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Harkin to pay a “Farewell” visit to Atlantic


October 1st, 2014 by Ric Hanson

Cass County Democratic Party Chair Sherry Toelle says Iowa Senator Tom Harkin will be at the Cass County Democratic Headquarters, 511 Chestnut in Atlantic, on Monday, October 6th at 12:30 PM for a farewell meeting with his constituents.

Harkin served as a Congressional aide for several years before running for the US House of Representatives in Iowa’s old 5th District, serving from 1975 to 1985. In 1984, Harkin won his election bid for the US Senate from which he is retiring when his current term ends in January 2015.

Toelle says the Senator firmly believes that government can do good for its people. His major accomplishments include the American with Disabilities Act of 1990, after which he became a global leader for equal rights for people with disabilities. He was instrumental in passing the Affordable Care Act.

Toelle says Senator Harkin hopes that he can visit with many of his Cass County supporters at this event. A light lunch will be provided as well as snacks and refreshments. For more information, contact the Democratic HQ at 243-4480.

Flood Warning for the East Nish at Red Oak until Friday morning

News, Weather

October 1st, 2014 by Ric Hanson

The National Weather Service in Omaha has issued a Flood Warning for the East Nishnabotna River at Red Oak, until Friday morning. The river is projected to rise to 19.2 feet however, additional rain and severe weather could increase this amount over the next day or two.

Should additional warnings and flooding concern occur, information will be posted immediately. At 19.2 feet, very minor lowland flooding will begin.10703685_717476625013065_2785822741052193179_n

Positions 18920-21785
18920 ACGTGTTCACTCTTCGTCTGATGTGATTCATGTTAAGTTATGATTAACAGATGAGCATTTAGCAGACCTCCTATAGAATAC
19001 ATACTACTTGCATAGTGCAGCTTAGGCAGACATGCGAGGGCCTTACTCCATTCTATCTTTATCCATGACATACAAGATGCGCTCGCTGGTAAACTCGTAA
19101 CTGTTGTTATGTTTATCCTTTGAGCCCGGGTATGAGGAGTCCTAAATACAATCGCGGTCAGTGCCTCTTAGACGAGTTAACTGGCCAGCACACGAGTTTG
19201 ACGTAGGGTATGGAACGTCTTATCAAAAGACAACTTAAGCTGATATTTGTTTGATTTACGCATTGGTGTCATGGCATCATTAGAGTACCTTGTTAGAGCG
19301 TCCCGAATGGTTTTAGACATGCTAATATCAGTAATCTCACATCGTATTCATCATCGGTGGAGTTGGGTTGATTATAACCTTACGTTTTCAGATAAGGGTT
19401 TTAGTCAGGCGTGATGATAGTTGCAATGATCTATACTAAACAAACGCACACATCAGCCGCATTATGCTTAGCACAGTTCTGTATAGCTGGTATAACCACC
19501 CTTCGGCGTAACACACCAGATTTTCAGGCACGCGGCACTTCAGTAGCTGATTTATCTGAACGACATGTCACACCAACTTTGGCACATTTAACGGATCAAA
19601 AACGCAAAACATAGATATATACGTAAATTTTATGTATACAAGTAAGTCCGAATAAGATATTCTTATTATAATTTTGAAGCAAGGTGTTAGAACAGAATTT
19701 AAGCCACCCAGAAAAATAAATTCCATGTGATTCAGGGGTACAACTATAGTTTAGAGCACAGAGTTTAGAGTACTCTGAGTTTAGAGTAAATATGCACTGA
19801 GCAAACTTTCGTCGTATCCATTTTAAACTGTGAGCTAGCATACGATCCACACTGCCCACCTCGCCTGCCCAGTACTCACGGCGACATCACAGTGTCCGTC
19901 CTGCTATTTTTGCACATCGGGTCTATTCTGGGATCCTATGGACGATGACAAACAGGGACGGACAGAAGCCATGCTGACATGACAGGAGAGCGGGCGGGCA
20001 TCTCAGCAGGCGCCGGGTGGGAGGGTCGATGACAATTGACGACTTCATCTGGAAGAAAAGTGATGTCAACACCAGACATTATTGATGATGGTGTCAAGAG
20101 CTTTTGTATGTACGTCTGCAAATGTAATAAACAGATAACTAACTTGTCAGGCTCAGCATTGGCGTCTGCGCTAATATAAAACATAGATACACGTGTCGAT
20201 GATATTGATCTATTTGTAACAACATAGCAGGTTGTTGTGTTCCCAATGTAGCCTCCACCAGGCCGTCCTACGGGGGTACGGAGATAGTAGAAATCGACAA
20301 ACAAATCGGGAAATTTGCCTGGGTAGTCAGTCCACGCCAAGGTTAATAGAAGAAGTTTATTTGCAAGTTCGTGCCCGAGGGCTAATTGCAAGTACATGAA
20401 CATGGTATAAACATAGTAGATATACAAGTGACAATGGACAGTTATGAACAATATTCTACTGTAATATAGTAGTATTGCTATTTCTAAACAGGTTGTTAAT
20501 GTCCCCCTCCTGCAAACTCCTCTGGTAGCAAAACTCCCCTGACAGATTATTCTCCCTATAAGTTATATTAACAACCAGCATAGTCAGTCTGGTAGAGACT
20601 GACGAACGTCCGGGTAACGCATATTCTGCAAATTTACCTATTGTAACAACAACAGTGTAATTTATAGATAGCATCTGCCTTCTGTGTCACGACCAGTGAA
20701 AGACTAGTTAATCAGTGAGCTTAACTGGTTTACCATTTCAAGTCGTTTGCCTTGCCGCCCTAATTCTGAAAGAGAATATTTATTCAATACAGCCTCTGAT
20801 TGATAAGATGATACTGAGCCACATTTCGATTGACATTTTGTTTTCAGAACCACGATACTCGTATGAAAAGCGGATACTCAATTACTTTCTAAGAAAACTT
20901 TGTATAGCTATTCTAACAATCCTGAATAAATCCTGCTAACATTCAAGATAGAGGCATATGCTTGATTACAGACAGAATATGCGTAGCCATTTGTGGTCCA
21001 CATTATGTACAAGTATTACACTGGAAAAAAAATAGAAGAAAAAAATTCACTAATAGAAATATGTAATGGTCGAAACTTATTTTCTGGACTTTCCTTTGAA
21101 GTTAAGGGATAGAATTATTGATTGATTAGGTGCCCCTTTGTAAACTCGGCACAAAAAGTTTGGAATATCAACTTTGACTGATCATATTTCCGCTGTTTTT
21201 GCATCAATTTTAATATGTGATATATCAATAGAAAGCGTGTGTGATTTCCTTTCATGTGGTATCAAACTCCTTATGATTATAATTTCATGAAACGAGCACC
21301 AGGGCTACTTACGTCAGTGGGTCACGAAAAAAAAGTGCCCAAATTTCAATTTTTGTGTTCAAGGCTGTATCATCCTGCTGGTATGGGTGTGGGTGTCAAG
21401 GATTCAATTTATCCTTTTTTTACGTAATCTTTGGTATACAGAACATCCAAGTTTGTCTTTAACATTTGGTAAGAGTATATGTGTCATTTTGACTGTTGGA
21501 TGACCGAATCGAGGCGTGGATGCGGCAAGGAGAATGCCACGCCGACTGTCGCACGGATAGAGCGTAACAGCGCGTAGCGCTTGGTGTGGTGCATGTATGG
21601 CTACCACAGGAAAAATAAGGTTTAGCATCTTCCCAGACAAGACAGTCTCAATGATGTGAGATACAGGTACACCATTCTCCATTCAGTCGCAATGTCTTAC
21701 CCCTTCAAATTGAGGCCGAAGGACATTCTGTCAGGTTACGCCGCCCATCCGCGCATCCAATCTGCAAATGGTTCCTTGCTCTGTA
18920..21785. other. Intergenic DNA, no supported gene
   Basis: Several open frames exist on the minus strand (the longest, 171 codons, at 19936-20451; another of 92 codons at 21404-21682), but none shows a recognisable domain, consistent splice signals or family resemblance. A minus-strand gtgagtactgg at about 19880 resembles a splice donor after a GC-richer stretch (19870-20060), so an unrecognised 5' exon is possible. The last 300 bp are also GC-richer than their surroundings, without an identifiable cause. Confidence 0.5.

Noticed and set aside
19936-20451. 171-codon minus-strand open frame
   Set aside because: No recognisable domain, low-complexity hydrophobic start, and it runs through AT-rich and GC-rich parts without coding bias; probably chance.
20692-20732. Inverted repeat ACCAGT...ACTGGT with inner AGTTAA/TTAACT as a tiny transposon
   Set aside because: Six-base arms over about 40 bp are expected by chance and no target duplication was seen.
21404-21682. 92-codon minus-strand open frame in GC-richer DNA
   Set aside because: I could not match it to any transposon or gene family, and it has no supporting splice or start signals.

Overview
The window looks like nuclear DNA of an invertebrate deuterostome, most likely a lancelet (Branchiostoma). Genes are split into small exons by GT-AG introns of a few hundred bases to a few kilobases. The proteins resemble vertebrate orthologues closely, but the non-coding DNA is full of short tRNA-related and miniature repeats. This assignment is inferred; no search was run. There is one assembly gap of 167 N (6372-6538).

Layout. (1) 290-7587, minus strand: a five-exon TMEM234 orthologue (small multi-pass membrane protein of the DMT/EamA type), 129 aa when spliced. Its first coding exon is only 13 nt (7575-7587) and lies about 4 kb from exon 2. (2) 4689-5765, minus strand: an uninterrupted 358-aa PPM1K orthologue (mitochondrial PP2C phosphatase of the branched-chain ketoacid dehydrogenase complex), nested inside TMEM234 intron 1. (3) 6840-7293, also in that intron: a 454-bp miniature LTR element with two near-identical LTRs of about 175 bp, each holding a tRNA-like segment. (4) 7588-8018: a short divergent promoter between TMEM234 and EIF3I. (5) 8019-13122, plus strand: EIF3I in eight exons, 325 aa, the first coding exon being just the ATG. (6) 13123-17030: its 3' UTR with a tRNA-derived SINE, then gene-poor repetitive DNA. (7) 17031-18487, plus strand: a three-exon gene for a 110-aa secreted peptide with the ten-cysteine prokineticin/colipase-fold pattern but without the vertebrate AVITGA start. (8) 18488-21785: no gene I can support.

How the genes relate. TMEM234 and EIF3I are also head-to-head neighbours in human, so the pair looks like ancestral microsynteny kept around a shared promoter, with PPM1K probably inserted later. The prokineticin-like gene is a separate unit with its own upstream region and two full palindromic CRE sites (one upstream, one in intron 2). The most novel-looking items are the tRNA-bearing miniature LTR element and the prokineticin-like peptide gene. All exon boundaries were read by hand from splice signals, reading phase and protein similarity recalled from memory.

Public Hearing in Walnut on CDBG application


October 1st, 2014 by Ric Hanson

The City Council in Walnut will hold a public hearing Thursday evening on a proposed application for a Community Development Block Grant (CDBG) pertaining to Downtown Revitalization. Later on during the session, the Council will hold discussion about a possible Streetscape Enhancement Project, and they’ll hear from Matt Roth with The Metropolitan Area Planning Agency (MAPA), with regard to the submission of the CDBG application and additional discussion on the matter. Afterward, the Council will consider and likely act on the adoption of a Resolution demonstrating local support and participation in a CDBG Downtown Revitalization grant application, and an application for CITIES Funds along with the commitment of local funds for the project.

In other business, the Walnut City Council will hear from SWIPCO’s Jeremy Middents, with regard to the submission of a CDBG application on behalf of a Walnut Housing Rehabilitation Program. They’ll also act on a request to close a street in conjunction with the Sept. 19th through 25th Walnut Antique Festival.